Tuesday, February 18, 2020

South Africa´s World Cup puts dreams in sight for African footballer

SoccerNews in World Cup 27 Jun 2009


The modest apartment of Ulrich M’Boume Dioba has a clear view of one of South Africa’s World Cup stadiums, an image of hope for the young Gabonese footballer but also a stinging reminder of his struggles.

The 22-year-old from the central African country of Gabon played his nation’s Premier League, his star has waned since arriving three years ago in South Africa, where he’s struggling to find a club — making the world stage represented by the Free State Stadium a distant dream.

“It’s been eight months since I had a team,” says 22-year-old Dioba, his athletic build clad in a tracksuit and sneakers.

“Dad sometimes sends me money, but that’s painful for me. I am supposed to be sending the money home.”

“When I was small, dad told me off when I threw away food. Now I understand why,” Dioba adds.

Without a contract, Ulrich can no longer afford to pay rent and is living with fellow footballer Cyril Mubiala, who comes from the Democratic Republic of Congo and plays for the Bloemfontein Celtic, a South African Premier League club.

He shares a room with a fellow Gabonese footballer who is also looking for a club, on the 13th floor of a building in Bloemfontein — the country’s judicial capital — a city bordered by farmland and the arid Karoo desert.

“They have the talent, you can’t leave them in the street”, explains Mubiala, whose living room is a showcase of his South African medals and trophies.

“My dream is not to play for Real or at Chelsea. It is not to have a name, like Didier Drogba (Chelsea centre forward). It’s just to be financially comfortable,” Ulrich explains in French peppered with bits of English.

When he landed in South Africa at the end of 2006 for his first contract abroad, Ulrich couldn’t speak a word of English.

When practicing with the Ajax development team in Cape Town, he struggled.

“I didn’t understand anything. The coach told me to do two throw-ins, I did three or four. Now I speak better than my sister who is an English teacher,” says Ulrich, bursting into laughter.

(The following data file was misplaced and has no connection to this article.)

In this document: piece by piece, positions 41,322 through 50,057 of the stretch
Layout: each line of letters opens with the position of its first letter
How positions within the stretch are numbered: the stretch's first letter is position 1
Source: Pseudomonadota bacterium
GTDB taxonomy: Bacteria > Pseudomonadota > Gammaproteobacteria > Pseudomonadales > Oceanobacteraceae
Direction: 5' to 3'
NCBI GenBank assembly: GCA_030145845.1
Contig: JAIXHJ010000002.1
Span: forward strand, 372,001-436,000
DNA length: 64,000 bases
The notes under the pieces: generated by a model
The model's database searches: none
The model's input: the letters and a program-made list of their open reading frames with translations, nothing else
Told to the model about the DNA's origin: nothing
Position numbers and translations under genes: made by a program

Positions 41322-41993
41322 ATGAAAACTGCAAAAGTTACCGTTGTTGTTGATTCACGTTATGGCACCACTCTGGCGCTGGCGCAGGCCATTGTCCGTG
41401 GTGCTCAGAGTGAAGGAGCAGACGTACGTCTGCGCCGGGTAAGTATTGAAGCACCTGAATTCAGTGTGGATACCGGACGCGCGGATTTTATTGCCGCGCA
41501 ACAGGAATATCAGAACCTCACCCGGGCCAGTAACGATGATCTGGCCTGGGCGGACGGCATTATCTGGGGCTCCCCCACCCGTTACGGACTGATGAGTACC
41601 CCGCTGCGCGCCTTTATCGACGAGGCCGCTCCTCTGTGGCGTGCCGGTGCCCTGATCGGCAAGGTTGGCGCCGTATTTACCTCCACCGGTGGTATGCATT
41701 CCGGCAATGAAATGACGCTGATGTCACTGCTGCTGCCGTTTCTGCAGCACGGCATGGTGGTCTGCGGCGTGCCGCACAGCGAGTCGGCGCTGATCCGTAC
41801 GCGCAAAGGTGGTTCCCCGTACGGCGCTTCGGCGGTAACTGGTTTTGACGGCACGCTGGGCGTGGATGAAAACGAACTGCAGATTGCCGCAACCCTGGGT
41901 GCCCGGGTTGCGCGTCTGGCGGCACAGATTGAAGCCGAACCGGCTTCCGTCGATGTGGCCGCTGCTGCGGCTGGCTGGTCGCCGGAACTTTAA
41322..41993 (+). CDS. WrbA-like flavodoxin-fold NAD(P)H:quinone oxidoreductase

The beginning was hard, and it has not gotten any easier.

“When you leave (Gabon), you are filled with joy. And when you arrive, the problems start,” he says of the language barriers, the freezing cold winters, and the absence of family.

“Here, you must work twice as hard as a South African to get a job,” says Ulrich, sporting a finely drawn goatee and fake diamond earrings.

After bouncing from club to club, he finally landed on the Bloemfontein Celtic development team, but at the beginning of 2008 the club changed management and fired him.

Undeterred, Ulrich then found a four-month contract in a third division club in Bloemfontein, and has been jobless since.

The Confederations Cup, which has run for the last two weeks and ends Sunday, has helped him as he attends training sessions by the national teams passing through the city ahead of the 2010 World Cup.

“I copy their exercises,” he explains.

In the next few weeks, Ulrich will test with three clubs in hope of landing a contract.

“If things don’t go as I dream, I will return to Gabon,” he says.

“The jealous ones would be glad to see me returning to the country,” he says. “I want to show them up. My dream is to go to Europe. I must just be patient.”



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